About 50 people have been charged in federal indictments in Franklin County methamphetamine cases in the first six months of 2012, a substantial increase over previous years, according to the head of the county’s drug task force.

“Normally we do 50 in one year,” Detective Sgt. Jason Grellner, commander of the Franklin County Narcotics Enforcement Unit, said this week.

Many of the suspects in those cases have pleaded guilty while others have their cases pending in federal court.

In addition to the 50 indictments so far, the task force has “numerous” other case files sitting in the U.S. attorney’s office, Grellner said.

“And we have additional cases we are preparing to file with the U.S. attorney,” he added.

Grellner said in the vast majority of cases, defendants have pleaded guilty to charges and very few have proceeded to trial.

“It’s a great sign when they don’t go to trial,” he said, noting that signifies that the task force has prepared very strong cases against suspects.

“We’ve never lost a case at trial,” Grellner said.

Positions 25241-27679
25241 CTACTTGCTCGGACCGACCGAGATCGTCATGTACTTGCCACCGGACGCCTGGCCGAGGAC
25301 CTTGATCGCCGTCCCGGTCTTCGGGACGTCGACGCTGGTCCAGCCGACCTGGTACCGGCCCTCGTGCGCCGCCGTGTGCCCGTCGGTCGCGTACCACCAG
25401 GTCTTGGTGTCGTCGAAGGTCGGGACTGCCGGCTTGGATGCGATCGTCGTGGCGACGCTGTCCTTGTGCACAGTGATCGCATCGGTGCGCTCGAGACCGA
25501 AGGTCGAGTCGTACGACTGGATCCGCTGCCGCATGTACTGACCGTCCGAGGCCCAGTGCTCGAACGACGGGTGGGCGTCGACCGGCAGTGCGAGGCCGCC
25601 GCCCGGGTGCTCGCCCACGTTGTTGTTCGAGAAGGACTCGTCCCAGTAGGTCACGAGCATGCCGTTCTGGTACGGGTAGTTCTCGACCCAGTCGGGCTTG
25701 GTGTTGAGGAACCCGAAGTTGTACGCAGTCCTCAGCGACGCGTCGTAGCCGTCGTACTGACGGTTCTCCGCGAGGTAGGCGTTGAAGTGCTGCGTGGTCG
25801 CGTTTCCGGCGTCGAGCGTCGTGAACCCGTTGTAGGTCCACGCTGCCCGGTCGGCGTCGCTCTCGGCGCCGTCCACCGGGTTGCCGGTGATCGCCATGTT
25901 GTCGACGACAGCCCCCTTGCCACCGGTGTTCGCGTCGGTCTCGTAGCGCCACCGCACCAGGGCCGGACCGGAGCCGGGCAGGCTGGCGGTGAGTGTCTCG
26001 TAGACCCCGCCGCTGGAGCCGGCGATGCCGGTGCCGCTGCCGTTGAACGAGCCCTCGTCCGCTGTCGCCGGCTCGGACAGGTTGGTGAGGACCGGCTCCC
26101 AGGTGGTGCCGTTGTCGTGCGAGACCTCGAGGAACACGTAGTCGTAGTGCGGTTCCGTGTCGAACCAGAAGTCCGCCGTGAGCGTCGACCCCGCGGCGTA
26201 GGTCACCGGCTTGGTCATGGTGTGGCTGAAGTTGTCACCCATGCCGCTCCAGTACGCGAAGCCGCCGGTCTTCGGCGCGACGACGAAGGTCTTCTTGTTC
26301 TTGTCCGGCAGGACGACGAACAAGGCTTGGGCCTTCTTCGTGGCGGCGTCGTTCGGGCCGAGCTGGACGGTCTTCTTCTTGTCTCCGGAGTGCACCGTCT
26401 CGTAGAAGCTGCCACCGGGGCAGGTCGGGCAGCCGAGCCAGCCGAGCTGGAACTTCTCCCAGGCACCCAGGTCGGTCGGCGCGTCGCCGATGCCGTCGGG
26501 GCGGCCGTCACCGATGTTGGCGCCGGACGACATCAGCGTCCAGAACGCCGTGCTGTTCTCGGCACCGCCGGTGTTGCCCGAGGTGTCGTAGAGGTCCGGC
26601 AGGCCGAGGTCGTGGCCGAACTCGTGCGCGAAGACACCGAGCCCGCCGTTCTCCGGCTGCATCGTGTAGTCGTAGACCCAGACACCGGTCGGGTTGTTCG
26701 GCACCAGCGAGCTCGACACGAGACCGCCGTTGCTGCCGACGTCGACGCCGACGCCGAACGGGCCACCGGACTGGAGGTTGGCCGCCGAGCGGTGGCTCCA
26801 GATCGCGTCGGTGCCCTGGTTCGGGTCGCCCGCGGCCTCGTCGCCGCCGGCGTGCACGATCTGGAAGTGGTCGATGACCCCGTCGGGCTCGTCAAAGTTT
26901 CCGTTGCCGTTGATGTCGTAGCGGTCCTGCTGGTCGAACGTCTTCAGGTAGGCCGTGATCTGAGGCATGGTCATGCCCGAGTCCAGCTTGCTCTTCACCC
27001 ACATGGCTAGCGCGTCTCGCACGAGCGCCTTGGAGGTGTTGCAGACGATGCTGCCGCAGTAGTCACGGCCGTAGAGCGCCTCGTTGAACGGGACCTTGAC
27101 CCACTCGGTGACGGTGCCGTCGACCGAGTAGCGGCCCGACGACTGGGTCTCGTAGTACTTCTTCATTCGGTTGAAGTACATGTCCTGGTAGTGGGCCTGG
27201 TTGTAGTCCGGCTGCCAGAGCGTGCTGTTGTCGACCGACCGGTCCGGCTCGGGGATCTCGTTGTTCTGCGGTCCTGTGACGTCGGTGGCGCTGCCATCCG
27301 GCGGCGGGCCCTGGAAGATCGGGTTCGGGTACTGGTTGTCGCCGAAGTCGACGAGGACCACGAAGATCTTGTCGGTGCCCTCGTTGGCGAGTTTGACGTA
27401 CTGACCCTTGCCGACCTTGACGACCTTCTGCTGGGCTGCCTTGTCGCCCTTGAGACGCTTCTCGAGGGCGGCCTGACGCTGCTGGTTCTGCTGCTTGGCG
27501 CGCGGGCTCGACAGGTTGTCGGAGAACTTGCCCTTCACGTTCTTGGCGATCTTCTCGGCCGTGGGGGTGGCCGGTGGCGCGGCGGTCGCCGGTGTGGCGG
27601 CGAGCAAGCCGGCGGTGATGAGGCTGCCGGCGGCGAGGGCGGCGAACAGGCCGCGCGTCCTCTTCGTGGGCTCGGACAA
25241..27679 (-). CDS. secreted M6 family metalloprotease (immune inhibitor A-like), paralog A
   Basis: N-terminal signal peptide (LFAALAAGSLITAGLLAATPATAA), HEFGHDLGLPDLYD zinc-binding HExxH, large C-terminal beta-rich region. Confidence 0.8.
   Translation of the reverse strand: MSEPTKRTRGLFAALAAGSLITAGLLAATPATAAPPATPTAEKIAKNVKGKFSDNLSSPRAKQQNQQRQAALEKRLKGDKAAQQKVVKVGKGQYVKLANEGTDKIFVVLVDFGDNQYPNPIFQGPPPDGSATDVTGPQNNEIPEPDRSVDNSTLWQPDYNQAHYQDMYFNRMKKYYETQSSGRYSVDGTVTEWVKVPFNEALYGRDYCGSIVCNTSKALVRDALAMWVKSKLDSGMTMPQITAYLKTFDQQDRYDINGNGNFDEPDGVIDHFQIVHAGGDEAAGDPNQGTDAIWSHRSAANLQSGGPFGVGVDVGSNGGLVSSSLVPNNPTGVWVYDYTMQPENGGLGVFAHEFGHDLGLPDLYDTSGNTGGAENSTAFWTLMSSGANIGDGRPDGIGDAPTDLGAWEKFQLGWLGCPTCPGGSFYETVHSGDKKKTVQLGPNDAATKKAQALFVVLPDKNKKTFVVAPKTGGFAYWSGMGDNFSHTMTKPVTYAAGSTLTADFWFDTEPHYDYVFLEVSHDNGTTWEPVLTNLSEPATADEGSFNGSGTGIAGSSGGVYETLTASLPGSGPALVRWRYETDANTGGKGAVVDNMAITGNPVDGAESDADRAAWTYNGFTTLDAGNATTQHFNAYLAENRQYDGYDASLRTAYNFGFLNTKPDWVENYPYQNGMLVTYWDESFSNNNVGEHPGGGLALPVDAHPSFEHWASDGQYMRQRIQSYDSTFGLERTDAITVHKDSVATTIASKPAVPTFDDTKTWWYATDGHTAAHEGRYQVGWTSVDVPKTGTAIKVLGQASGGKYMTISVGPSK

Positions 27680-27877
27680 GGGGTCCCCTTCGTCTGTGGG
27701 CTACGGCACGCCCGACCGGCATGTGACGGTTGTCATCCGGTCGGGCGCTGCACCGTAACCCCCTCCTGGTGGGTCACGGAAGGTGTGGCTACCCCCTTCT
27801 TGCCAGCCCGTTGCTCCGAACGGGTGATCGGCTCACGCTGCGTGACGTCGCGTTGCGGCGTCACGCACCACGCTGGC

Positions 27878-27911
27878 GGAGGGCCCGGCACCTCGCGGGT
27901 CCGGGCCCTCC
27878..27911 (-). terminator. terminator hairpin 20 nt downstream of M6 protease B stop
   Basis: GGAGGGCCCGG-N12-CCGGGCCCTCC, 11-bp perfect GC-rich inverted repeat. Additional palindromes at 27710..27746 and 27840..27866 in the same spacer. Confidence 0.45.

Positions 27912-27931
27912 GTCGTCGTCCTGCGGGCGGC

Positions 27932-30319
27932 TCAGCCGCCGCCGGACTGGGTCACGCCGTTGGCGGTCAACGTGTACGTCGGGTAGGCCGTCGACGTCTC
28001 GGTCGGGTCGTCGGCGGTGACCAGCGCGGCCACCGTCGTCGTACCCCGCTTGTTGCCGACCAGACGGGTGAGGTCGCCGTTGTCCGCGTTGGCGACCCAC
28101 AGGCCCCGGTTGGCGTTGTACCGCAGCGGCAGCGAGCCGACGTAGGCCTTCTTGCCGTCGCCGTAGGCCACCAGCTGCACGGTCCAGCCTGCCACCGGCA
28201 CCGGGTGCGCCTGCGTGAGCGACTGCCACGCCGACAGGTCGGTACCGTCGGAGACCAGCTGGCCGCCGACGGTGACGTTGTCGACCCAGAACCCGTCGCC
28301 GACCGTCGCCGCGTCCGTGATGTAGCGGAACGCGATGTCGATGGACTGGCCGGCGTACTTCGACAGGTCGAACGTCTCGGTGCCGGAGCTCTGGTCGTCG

Meth cases taken through the federal court system typically result in suspects receiving longer sentences than through state courts which means defendants have a better chance at rehabilitation, Grellner said.


Grellner said he learned earlier this month that there would be cuts of 20 to 50 percent in federal grants for narcotics task forces.

“Many task forces will be losing significant personnel as well as vehicles and training dollars,” he remarked. “This will cripple task force efforts in Missouri.”

Grellner said Gov. Jay Nixon had included money in the new state budget to cover part of the shortfall due to cuts in federal grants, but the Legislature “at the last minute,” took that appropriation out of the budget.

He said the Franklin County task force should be able to weather the cuts. “We would’ve lost one position but we’re looking to use federal forfeiture funds to bolster the unit.”


Grellner said he is extremely frustrated with Missouri lawmakers for cutting those funds and for their failure to address the methamphetamine problem and the increasing use of heroin by citizens.

“Here we are, the No. 1 meth state in the nation and they (legislators) cut funding to fight the problem and they fail to pass a prescription mandate,” Grellner remarked.

“They talk about the drug problems, then they do absolutely nothing,” he said. “It’s very frustrating. I don’t get it.”